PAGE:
Duke of Wellington
A Tower personality
The ‘Iron Duke’ – an outstanding general and later Prime Minister – served as Constable of the Tower of London for 26 years.
The Waterloo Barracks, where the Crown Jewels are now on display, was built while he was Constable and named after his famous victory over Napoleon at the Battle of Waterloo in 1815.
At the time Wellington became Constable in 1826, the post of Yeoman Warder could be bought for 250 guineas, or even inherited within families. The Duke brought these practices to an end, making appointments based on distinguished military service.
He also made improvements to the Tower itself. By 1841, in the words of the Surgeon-Major, the moat was ‘impregnated with putrid animal and excrementitious matter... and emitting a most obnoxious smell’. Several men from the garrison died and 80 were in hospital due to the poor water supply. Local cholera outbreaks were blamed on the moat. The duke drained it and created the dry ditch, or fosse, that visitors see today.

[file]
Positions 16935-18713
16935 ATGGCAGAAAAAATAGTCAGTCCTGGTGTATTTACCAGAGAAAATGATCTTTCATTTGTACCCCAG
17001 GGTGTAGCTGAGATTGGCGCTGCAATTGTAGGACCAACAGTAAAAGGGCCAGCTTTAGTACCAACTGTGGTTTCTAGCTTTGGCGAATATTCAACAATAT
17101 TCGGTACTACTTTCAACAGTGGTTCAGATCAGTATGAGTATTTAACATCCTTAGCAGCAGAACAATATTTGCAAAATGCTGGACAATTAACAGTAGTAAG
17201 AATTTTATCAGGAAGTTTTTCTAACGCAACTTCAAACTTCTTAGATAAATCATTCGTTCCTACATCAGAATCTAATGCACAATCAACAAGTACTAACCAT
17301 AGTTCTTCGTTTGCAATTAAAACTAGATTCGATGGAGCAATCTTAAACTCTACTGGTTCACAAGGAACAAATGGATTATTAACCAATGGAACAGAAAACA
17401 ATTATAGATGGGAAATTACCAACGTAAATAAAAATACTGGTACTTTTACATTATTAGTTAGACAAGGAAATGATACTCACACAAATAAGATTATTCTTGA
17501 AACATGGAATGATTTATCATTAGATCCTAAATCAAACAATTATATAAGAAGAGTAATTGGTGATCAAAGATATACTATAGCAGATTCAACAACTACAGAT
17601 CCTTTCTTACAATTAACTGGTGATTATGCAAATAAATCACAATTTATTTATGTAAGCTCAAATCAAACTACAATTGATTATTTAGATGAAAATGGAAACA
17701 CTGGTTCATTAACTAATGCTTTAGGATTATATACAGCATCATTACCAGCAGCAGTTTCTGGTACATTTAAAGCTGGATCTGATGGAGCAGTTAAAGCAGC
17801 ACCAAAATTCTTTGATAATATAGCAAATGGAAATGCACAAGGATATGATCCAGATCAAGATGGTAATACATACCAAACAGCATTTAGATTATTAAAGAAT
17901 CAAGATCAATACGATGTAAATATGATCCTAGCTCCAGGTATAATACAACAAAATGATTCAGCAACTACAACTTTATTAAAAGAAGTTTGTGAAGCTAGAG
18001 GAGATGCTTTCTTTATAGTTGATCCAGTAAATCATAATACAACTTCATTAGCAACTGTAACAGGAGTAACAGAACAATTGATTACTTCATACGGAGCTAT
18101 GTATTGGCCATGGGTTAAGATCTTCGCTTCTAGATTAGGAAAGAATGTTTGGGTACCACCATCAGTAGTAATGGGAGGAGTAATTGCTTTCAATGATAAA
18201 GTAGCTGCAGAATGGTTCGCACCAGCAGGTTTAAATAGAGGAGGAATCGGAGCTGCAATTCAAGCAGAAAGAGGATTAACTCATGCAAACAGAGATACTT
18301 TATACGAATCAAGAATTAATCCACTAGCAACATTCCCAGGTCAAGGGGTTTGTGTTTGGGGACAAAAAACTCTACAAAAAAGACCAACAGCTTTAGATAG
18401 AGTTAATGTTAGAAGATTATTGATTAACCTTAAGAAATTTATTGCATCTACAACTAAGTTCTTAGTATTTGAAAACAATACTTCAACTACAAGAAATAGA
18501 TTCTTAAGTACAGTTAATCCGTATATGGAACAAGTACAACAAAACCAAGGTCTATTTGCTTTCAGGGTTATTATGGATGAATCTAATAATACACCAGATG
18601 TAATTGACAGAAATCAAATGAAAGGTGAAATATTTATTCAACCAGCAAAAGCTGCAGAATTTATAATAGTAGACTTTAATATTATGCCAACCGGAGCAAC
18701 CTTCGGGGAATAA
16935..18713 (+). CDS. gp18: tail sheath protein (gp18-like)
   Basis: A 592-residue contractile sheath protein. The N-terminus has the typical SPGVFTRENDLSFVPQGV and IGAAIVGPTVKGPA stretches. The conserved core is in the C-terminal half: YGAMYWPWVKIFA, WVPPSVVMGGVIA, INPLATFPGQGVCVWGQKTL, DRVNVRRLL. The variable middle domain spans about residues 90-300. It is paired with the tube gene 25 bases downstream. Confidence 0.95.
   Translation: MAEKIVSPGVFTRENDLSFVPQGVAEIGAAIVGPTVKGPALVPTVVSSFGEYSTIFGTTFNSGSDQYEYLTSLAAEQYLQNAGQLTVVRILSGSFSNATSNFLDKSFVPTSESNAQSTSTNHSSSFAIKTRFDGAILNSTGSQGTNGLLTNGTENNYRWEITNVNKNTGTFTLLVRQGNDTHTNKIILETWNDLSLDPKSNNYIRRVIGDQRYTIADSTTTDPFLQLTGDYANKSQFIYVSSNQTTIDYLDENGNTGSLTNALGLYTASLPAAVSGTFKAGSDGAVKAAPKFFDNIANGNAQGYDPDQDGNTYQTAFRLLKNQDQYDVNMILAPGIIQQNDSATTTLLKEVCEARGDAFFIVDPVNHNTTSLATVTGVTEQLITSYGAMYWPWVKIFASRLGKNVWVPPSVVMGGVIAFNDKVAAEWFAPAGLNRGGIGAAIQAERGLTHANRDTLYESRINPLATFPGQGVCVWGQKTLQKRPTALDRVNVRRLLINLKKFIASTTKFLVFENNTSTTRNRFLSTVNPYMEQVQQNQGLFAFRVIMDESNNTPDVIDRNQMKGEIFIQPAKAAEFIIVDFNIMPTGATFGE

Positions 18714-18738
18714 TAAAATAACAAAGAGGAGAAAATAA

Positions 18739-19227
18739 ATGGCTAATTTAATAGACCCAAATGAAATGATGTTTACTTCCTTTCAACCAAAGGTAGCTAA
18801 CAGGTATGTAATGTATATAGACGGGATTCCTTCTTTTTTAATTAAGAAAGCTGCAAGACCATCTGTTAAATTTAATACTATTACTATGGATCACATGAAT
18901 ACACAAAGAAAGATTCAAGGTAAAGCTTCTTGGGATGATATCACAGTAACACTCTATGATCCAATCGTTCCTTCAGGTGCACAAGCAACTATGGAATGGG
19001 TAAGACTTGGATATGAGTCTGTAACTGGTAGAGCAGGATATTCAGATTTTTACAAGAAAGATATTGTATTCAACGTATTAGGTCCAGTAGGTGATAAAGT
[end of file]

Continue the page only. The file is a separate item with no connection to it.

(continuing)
Wellington was not very keen on visitors – he proposed that the public should be kept out of the Tower as they were a nuisance and a threat to security.
Portrait of the Duke of Wellington © Courtesy of the Trustees of the Stratfield Saye Preservation Trust